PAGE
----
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People, Life and Thanks on Twitter

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Did you know that you can follow One Second on twitter?

A great social networking media, twitter allows One Second to reach a broad audience and keep the safe driving message at the forefront of people's minds.
One Second on twitter is not about all the terrible things that happen on our roads, nor is it about the not so good decisions people make when they get behind the wheel - @YourOneSecond aims to promote positive thoughts around safe driving and encourage people to feel good about the One Second they have to make a life changing decision.

On twitter yesterday I came across a tool for generating a "Tweet Cloud", which is a bubble of the most commonly used words in your tweet messages. I completed one using three months worth of tweets and I am thrilled with the results. The top 3 words for @YourOneSecond are: People, Thanks and Life.

How fabulously appropriate is that?!

If you don't already, please consider following @YourOneSecond on twitter and making Your One Second count for Life. All of the People in yours will Thank you for it!

One Second for Radio

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Many thanks to Lisa Leong, host of the ABC Radio Eyre Peninsular breakfast program, for helping to spread the One Second safe driving message.

You can listen to the interview with Lisa and myself here.

Get Angry

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I had a conversation with someone today about the effectiveness of anti speeding and drink driving campaigns. The conversation reminded me of the following post that was originally published on my personal blog. I wrote this before I began the One Second campaign, and after re-reading it tonight, I've inspired myself to give some more thought to future One Second installations.

As always, I would love to hear people's thoughts on this.

Today I read a post about this anti speeding campaign.
I noticed the way people were reacting - with sadness - and this started me thinking about my own emotional reaction to speeding and drink driving, and about the overall effectiveness of these ad campaigns.

Losing my husband - That makes me sad. But speeding and drink driving - That makes me angry.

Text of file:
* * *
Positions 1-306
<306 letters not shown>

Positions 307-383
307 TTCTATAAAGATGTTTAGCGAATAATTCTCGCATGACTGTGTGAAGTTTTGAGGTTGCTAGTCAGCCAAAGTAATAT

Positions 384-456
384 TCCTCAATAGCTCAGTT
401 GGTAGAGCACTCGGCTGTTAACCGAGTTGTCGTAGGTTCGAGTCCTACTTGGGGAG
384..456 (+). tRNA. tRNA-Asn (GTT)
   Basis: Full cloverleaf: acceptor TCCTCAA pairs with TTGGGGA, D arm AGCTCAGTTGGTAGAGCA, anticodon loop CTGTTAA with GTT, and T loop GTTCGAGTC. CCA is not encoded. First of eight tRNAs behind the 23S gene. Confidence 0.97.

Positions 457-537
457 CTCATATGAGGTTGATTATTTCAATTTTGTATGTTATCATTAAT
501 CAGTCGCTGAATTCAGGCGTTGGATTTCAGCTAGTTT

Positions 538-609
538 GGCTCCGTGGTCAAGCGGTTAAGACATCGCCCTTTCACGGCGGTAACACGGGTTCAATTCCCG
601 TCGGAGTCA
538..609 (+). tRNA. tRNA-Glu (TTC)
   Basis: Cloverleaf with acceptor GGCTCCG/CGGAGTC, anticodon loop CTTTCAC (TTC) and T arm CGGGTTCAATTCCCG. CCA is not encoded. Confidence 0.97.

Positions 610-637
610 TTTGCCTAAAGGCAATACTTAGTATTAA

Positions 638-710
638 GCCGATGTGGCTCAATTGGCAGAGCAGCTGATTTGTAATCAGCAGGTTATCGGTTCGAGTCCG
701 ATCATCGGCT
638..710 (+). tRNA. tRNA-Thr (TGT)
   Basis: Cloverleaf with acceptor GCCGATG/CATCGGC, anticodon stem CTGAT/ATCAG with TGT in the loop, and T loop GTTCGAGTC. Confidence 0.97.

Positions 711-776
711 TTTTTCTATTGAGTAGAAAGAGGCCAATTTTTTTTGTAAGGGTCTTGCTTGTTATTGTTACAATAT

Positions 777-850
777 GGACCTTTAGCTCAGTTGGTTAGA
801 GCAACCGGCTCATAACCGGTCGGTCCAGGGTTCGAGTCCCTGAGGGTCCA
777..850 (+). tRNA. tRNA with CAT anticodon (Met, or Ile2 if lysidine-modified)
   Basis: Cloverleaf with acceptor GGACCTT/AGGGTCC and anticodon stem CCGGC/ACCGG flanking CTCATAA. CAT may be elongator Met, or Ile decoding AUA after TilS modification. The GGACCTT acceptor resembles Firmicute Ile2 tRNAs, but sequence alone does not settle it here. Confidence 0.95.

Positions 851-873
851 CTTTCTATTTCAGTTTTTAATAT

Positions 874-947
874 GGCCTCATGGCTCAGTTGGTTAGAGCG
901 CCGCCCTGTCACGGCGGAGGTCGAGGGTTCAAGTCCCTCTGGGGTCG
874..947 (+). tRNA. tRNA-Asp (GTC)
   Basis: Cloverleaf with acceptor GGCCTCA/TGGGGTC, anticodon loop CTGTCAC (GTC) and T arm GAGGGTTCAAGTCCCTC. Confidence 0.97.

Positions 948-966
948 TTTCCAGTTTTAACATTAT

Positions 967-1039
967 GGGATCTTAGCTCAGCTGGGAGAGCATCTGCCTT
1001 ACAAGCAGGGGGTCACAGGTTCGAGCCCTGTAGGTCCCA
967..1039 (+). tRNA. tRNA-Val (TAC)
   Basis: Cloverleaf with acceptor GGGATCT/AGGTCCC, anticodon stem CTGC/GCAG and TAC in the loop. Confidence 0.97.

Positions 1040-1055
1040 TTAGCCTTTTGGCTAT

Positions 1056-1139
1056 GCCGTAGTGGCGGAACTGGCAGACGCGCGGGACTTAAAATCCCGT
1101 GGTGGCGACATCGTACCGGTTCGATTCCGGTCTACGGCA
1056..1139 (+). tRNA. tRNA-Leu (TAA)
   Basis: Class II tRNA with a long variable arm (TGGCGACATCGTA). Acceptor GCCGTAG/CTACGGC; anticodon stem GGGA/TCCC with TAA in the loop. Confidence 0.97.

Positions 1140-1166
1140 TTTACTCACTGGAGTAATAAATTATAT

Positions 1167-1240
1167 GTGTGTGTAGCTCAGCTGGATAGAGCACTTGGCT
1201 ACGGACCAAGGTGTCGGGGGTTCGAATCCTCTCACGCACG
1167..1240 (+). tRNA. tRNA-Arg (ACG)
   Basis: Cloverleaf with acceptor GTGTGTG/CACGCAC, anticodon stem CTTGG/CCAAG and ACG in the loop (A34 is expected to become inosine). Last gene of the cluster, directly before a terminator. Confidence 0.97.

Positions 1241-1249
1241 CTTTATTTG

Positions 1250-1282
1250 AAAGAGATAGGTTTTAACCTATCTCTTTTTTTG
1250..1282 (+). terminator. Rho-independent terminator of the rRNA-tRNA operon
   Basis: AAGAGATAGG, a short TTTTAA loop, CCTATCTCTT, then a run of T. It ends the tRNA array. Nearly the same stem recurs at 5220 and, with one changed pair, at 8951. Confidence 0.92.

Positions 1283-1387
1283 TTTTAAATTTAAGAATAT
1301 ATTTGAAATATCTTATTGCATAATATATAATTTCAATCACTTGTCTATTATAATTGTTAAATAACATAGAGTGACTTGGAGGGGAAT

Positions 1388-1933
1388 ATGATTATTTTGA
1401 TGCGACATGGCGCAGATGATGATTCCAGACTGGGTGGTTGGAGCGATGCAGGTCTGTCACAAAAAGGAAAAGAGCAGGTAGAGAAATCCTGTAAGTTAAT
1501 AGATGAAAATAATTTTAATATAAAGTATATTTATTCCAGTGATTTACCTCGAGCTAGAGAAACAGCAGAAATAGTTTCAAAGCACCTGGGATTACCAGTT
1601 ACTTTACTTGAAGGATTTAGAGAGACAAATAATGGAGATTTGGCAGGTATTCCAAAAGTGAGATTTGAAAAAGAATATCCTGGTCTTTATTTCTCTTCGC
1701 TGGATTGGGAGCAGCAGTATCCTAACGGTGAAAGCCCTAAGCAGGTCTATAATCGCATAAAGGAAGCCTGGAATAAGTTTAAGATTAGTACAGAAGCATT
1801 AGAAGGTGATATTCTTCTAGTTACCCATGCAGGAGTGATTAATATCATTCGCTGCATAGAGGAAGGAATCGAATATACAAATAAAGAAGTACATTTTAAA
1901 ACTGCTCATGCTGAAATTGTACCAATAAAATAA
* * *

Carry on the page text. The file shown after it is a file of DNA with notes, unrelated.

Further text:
I find this distinction is very important.

From the almighty Wikipedia:

Sadness is a mood characterised by feelings of disadvantage loss, and helplessness. When sad, people often become quiet, less energetic and withdrawn.

Anger is an emotional state that may range from minor irritation to intense rage. The physical effects of anger include increased heart rate, blood pressure, and levels of adrenaline and noradrenaline. Some view Anger as part of the fight or flight brain response to the perceived threat of pain. Anger becomes the predominant feeling behaviourally, cognitively and physiologically when a person makes the conscious choice to take action to immediately stop the threatening behaviour of another outside force.

Most of the campaigns that I've seen are very emotive in nature. They go for shock value. They make people cry. They make people feel sad.
This doesn't make sense to me.

When people think of speeding and drink driving I don't want them to feel sad and helpless, or to become quite, less energetic and withdrawn.
I would rather evoke in people an emotion which “becomes the predominant feeling behaviourally, cognitively and physiologically when a person makes the conscious choice to take action to immediately stop the threatening behaviour of another outside force.

I'm not saying that losing a loved one isn't sad. It is devastating and gut wrenching and tragic and horrible and painful beyond belief.
But doesn't sadness seem like a less effective emotion when it comes to preventing speeding and drink driving?

People who have seen these ad campaigns and been affected by them, they might make a better choice. They might remember the tears shed by grieving families, the tears they shed themselves when they saw those images, and that might be enough to change their minds. Certainly this is a win.